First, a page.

neophyte of nature’s finer absolutes.

Struck dumb by love for all I do not comprehend,

lost to amazement again–I took it in, held it close

Elderberries, bear-berries, salal berries

leaned this way and that. And my legs went weak

as I recalled their bounty meant for wild things.

Day’s revealing light began to cool,

water lulled each side of a narrow path.

No sound followed but a sigh from within

family of grasses, scrunch of bushes.

Trees gathered up shadows and light

like gatekeepers of that country.

But I felt the others. Tell me not otherwise,

they were there and noses lifted, paws stilled,

ears came awake–

black bears, a cougar or bobcat and coyote.

And this was not–despite my adoration–

our common hunting ground.

Not my moody sky to cover

my differentness in the coming night.

(Belated) Friday’s Quick Pick: Hawk Eyes

Spring signs, hawk 034
Photos by Cynthia Guenther Richardson

What was it you sought,
ecstatic heart pounding,
heroic wings bringing you to earth
amid city’s wilderness?
You wait for the denouement,
crows circling, black wings
cutting into sky with cries that can wound.

I want to be the one to rescue you
but there seems not one way out.
To leave in search of help may
sooner bring down crow strategists,
precise, swift against your loss of power.

Your eyes seek mine as I leave you,
a pawn in nature’s game, beyond my reach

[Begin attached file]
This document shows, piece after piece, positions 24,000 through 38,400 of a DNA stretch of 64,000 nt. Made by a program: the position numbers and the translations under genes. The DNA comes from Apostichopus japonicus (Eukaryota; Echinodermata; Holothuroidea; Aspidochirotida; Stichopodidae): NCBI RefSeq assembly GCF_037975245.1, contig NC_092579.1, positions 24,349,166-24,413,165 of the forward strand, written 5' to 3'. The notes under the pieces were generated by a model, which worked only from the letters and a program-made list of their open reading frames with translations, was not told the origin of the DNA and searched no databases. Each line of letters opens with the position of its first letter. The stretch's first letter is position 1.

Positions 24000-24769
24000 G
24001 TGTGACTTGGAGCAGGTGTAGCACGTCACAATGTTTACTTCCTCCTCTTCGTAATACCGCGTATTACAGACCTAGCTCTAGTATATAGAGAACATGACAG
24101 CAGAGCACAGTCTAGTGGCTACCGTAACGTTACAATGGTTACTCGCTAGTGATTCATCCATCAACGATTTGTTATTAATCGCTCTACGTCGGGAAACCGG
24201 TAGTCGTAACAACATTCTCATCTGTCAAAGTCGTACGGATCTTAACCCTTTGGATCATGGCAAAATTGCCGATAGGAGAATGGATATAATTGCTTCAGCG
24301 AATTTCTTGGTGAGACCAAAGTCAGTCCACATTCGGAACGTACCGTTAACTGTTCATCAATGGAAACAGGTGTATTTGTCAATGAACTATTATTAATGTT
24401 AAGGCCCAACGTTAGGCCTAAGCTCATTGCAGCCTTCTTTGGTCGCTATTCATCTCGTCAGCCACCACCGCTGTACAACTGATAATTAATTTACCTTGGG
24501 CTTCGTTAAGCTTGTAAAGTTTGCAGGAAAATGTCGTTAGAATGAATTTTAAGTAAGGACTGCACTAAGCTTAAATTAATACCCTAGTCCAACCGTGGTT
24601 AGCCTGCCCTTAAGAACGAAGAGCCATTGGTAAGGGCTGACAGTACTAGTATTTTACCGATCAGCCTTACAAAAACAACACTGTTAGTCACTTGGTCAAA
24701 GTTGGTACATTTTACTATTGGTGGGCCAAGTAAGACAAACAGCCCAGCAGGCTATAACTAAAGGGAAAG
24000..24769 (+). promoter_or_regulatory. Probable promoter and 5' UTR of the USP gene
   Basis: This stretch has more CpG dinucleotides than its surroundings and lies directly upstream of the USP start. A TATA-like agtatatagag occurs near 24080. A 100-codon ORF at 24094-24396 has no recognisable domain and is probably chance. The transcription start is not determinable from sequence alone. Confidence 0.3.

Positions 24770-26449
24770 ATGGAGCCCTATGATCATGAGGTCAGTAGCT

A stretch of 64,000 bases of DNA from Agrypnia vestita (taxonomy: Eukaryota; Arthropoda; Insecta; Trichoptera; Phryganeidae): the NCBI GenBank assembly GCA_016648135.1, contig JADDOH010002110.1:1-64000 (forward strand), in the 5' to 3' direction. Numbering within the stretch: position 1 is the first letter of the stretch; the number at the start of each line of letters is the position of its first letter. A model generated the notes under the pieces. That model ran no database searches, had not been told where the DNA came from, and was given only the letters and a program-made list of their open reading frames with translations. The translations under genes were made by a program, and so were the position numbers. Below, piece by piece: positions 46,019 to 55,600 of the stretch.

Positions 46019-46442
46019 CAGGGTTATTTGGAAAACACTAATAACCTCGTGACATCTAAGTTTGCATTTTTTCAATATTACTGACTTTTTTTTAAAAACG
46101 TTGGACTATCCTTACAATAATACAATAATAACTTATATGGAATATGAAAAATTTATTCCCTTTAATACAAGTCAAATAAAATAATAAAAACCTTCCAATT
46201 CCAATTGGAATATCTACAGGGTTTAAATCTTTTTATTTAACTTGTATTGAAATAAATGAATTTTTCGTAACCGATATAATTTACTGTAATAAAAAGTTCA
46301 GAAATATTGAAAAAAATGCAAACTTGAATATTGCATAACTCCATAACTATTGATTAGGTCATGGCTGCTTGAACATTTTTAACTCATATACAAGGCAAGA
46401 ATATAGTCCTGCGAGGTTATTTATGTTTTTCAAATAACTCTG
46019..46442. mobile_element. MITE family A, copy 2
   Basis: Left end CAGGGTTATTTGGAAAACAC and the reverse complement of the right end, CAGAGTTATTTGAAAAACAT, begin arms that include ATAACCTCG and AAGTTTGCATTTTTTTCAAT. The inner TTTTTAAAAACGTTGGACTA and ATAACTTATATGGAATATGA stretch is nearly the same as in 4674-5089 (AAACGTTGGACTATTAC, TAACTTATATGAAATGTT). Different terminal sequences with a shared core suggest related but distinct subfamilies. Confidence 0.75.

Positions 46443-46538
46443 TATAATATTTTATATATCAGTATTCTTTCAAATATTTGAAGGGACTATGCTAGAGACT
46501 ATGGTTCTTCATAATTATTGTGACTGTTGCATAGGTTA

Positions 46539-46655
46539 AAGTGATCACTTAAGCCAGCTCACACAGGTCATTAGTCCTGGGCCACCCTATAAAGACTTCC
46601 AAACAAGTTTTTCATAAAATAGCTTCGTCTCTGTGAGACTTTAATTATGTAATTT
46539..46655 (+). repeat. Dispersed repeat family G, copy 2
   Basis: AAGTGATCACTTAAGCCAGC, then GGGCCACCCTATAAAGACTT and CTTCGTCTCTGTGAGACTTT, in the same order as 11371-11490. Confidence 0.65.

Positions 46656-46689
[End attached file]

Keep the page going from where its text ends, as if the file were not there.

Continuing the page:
but not without this moment of sudden recognition.

(This is a juvenile red-tailed hawk. I have never been within about 3 feet of one, able to study it, then wait with it. The deafening crows were arriving en mass. I have seen crows harass an owl to the point of exhaustion and one assumes, to death. I wonder what happened to this exquisite bird. The Audubon Society was called; I was too far from home to help it in time and I am hoping the Society was able to send someone out to soon retrieve it and care for it. But I will never forget this encounter.)

Friday’s Passing Fancy/Poem: Hold On

Grey walk at L.Park 014
Photo by Cynthia Guenther Richardson

To be caught and barely held fast!
Drifting through without direction
and without needed restraint,
then to be found before finding,
held without holding, full in the balance.

It is no common or easy thing
to land in the tangle of living
and be content to rest, ashimmer
in elements and shifts of wind,
a being amid beings, simplified, whole.

The broad road feels safe, well trod,
yet in the narrows there is a rise
and spin that takes all higher when
one makes way through thorny places:
go on, blood that’s shed can turn to radiance.